So I’m thinking about enrolling in a local community college’s flight training program that results in your PPL and also an Associates Degree in aviation or something similar (probably useless). Really, my goal is to get up to commercial with a twin-engine rating. I don’t think I want to go any higher than that. Basically just to where I can make my hobby make me money on the side.
Question I have is about CFI…If I get my PPL and later on become a CFI, I can charge for flight instruction, but does that have to be done within a school I am working for, or could I do it independently?
As pfp217 said you have to have a commercial to get your CFI. As far as doing it independently goes if you, or your student, are renting an airplane from a local school they would most likely require you to be working for them. On the other hand you can certainly instruct in a student owned airplane.
As an extension to the question, what if I know somebody who is getting their CFI and I want them to train me? He said he’d only charge the price of fuel for the flight time.
Could you pass the ground exams at a school, then get your flight time with a CFI like that?
Well I meant AFTER they get their CFI certificate, obviously… Once they are officially a CFI, can those hours count towards flight training time?
If you independently studied the ground school stuff, passed the ground exam, and got flight time from a friend/relative who owns a plane and is a CFI, could you get you PPL that way? Basically independently from any specific flight school.
You’d still have to do an FAA checkride, of course.
Oh and before you guys go off and say this is a terrible idea, rest assured I’m NOT going to, just curious if I could do some flight hours with a friend who will be getting his CFI who will only charge me for fuel.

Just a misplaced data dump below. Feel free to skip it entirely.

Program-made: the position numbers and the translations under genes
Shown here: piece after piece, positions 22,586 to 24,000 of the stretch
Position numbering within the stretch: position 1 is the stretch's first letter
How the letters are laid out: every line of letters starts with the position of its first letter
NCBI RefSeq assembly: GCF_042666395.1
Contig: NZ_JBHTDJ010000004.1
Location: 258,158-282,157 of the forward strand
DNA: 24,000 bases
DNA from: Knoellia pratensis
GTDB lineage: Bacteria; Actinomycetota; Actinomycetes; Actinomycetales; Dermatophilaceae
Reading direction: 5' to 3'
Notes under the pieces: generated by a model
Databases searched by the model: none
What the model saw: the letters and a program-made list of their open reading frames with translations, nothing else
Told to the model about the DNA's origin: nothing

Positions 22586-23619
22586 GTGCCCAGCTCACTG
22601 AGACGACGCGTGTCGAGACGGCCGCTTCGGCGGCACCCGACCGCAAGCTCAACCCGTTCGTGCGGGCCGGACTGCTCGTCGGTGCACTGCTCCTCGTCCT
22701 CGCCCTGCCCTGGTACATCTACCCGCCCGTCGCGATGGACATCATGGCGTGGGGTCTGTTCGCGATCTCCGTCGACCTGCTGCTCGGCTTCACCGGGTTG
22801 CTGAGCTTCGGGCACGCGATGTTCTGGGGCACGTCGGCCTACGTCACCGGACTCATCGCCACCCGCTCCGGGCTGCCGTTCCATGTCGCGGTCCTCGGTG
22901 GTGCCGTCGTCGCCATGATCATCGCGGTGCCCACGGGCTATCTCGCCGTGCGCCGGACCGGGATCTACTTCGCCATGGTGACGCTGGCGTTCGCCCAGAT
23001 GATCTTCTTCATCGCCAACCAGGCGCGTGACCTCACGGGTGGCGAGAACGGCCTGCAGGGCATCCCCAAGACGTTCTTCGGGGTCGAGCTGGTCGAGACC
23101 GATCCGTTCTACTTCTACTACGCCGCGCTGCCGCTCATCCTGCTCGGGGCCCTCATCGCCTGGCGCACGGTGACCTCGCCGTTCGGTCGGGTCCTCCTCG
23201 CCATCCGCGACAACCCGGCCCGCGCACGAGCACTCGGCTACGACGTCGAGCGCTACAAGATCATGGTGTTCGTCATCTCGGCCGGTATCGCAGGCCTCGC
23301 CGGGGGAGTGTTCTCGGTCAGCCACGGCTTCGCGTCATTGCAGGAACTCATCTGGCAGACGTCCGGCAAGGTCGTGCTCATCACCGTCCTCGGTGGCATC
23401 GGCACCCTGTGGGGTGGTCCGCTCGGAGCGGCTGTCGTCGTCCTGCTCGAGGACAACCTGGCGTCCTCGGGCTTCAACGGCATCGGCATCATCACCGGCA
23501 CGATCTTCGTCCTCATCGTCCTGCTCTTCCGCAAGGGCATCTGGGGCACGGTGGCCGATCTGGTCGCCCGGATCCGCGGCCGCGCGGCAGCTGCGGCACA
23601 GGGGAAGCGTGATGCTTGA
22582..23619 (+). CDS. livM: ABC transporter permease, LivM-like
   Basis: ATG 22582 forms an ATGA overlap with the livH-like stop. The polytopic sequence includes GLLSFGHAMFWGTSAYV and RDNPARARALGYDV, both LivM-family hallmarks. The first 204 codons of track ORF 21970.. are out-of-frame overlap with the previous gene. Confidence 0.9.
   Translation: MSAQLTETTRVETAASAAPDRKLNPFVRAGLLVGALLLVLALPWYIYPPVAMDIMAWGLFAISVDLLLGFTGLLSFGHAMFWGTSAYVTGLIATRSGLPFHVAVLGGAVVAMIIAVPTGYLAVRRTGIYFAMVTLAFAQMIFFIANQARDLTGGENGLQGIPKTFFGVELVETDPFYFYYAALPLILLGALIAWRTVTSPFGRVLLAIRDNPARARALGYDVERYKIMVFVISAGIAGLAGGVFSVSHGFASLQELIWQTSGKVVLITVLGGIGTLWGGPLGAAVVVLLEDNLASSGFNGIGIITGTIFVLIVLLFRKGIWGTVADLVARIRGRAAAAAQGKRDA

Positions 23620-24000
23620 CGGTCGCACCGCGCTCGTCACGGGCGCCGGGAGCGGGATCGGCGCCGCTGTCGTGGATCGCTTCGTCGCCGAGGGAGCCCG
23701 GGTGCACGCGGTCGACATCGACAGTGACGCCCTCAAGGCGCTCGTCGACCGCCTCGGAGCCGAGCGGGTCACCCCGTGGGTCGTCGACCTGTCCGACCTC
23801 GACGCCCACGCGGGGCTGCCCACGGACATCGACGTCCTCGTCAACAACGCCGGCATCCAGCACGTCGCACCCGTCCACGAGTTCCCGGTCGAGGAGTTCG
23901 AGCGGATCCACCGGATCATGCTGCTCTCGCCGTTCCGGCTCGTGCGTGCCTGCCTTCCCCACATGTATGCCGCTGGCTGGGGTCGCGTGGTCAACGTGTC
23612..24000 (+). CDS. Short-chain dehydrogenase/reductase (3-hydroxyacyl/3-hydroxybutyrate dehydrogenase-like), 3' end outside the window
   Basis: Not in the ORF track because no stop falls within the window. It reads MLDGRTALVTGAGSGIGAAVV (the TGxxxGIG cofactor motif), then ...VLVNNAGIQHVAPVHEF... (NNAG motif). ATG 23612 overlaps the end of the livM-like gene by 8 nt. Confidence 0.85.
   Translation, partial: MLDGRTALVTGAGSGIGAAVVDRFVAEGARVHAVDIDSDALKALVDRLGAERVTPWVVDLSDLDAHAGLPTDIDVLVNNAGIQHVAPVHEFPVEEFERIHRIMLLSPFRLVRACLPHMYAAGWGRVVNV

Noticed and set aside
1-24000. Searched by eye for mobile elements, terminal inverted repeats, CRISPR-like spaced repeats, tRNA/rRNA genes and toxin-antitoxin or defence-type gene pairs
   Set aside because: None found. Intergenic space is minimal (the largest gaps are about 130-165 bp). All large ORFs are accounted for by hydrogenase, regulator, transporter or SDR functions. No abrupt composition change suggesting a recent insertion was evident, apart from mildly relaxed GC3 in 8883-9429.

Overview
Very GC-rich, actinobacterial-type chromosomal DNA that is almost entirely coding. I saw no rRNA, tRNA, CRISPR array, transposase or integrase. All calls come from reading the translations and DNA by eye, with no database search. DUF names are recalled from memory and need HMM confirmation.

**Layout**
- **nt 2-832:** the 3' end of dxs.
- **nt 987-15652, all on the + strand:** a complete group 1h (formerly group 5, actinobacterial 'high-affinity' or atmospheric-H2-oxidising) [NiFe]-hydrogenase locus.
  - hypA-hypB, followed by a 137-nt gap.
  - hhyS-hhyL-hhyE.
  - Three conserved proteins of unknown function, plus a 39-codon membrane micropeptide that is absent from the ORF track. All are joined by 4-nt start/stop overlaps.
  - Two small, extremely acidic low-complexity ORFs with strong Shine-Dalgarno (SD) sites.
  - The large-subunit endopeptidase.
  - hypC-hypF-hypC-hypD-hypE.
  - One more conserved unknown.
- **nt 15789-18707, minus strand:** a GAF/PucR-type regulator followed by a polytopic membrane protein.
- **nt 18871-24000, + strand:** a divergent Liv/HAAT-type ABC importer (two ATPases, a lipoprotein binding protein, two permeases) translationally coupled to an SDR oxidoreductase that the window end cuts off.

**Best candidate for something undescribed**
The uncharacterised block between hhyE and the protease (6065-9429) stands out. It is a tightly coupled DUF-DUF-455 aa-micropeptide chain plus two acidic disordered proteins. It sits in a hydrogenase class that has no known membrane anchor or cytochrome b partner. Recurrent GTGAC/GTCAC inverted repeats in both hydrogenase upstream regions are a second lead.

Unless the rules have changed in the year or two…ahem…since I got my license you could study at one school and fly with someone else. One of the local High Schools was running nighttime adult ed. classes for the private when I learned to fly. That teacher worked for a different flight school than the one I used.
You could use your friend but the hours would only count after he gets his CFI, no back dating. Nothing says you can’t fly with him in the meantime and gain experience, you just can’t log the time.
Maybe some of the current CFIs here can put their .02cents in regarding using your friends airplane. Since there is money changing hands, even if he is technically losing money it may still be considered a rental. That means the airplane has to be legal to rent, 100 hour inspections and a local business license…etc. That brings the IRS and the local airport with it’s business rules into the mix too. You will find as you progress that FAR’s and IRS rules don’t always match up to well. Better you buy the fuel directly so there is absolutely no money paper trail between you and him.
The FAA examiner will want to go over the airplanes paperwork, if you use your friends make darn sure everything is ready.
You could use your friend but the hours would only count after he gets his CFI, no back dating.
Just so no one else thinks I think I can get flight time without him being a CFI…**I am VERY aware that I cannot use any flight time I may accrue as official time unless he has his CFI! **
I’m just trying to find a way to reduce the cost of training if that is possible. If it was against any FAA regulations or anything, I certainly wouldn’t do it. Please don’t think that I’m trying to get away with something I shouldn’t be doing or trying to get around some rule or regulation. I promise you I’m not. You guys are the experienced pilots, which is why I’m asking you these questions…
So if I use his airplane (when he is a CFI), it HAS to be considered a rental? Can any one confirm that? I doubt he’d have a business license, although I’m pretty sure the plane would be properly inspected and such. Does the FAA checkride have to take place in the same plane you trained on or can it be any plane within the proper category?